I need to use self drilling screws shown below to attach something to a piece of metal. First time user of a cordless drill with so many settings. Do I use the drill setting at low speeds or the driver setting and adjust the clutch setting?
With my variably speed drill (with an adjustable clutch), I usually start out fast until the screw starts to penetrate the 2nd piece of metal. Then I slow it down and snug it up gently. Like others have said, it's easy to over tighten and strip out the holes, especially when working with light weight aluminum like is found in gutters and downspouts.
I am assuming that you're mating two pieces of relatively thin metal, right?
If your drill trigger is pressure sensitive then just take it slow until the metal is firmly attached. Don't overspin it because it could make the screw difficult to remove in the future.
If you try using a specific clutch setting then you will find that it suffices less than 50% of the time. Some times it won't pull tight enough and you'll have to increase the clutch and other times it will overspin the screw.
There's no secret really, just pay attention.
If you're expecting to perfectly use a drill on your first try then you're in for a world of disappointment. Do a few practice screws first. Also, practice screws are how you would even figure out the correct clutch setting in the first place. One of my drills goes from 1-100 and another goes 1-20. The drill with the 100 is more powerful than the 20 so there isn't even a direct conversion.
If you're really paranoid then screw it in only 75% of the way and then use a screwdriver or socket wrench to finish the job.
I will usually click the appropriate socket onto a 1/4" socket adapter and click it into my impact driver. The impact driver (very different from an impact wrench - much lower torque) has two settings Forward and Reverse, so I'm not really sure it makes a lot of difference.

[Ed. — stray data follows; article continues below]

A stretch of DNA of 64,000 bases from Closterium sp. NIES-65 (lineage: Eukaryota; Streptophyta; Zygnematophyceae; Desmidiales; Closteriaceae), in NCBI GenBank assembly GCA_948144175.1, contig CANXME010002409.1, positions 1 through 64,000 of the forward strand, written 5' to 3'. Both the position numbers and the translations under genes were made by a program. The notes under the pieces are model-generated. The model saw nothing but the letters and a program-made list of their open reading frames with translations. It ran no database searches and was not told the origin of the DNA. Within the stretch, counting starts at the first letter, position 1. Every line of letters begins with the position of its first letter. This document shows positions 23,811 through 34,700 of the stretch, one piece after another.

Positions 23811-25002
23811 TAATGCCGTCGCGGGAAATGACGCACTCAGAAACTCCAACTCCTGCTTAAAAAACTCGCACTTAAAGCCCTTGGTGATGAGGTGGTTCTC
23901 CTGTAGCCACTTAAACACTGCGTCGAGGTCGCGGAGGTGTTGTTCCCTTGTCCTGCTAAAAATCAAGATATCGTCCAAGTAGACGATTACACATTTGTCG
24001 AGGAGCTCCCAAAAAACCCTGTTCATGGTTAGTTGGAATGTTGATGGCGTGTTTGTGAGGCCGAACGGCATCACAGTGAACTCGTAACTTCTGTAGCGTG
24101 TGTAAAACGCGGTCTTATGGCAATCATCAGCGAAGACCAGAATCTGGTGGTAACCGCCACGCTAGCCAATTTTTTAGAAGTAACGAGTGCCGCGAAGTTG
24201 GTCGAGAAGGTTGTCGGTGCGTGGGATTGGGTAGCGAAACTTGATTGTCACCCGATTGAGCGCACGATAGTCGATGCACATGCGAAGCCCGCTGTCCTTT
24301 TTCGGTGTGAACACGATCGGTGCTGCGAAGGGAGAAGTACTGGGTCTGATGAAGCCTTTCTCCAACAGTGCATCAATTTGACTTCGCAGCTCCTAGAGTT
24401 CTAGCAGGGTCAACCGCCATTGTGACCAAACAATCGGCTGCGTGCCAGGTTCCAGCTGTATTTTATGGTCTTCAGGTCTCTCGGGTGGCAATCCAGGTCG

My drill has two torque/speed settings. I couldn't begin to tell you what the difference is between 1 and 2 - I can't hear a speed difference, though I've checked every now and then. I'm sure it's in the manual which is... around here somewhere... Honestly, maybe I should, but I basically never switch the "speed" setting.
Since you've got a clutch on yours, you may want to set it to a somewhat lower setting, then increase it as necessary. As a new user, you're somewhat more likely to continue spinning the screw once it's fully seated which can strip out the threads that the screw has cut, leaving the screw to spin in the hole and no longer actually hold the metal. By setting the clutch below the "drill" setting, it will stop turning once the torque passes the clutch's setting. If the setting is too low, it won't set the screw at all, but you can simply go to a higher setting until it gets as tight as necessary.
Too much torque can snap the head off the screw or tear up the hole so start with low torque
Use high speed, and plenty of pressure. start with the cluch io the low setting, and if it's slipping before you're finished setting the screw increase the clutch setting, having determined sufficient clutch you can use that setting for the rest of the screws.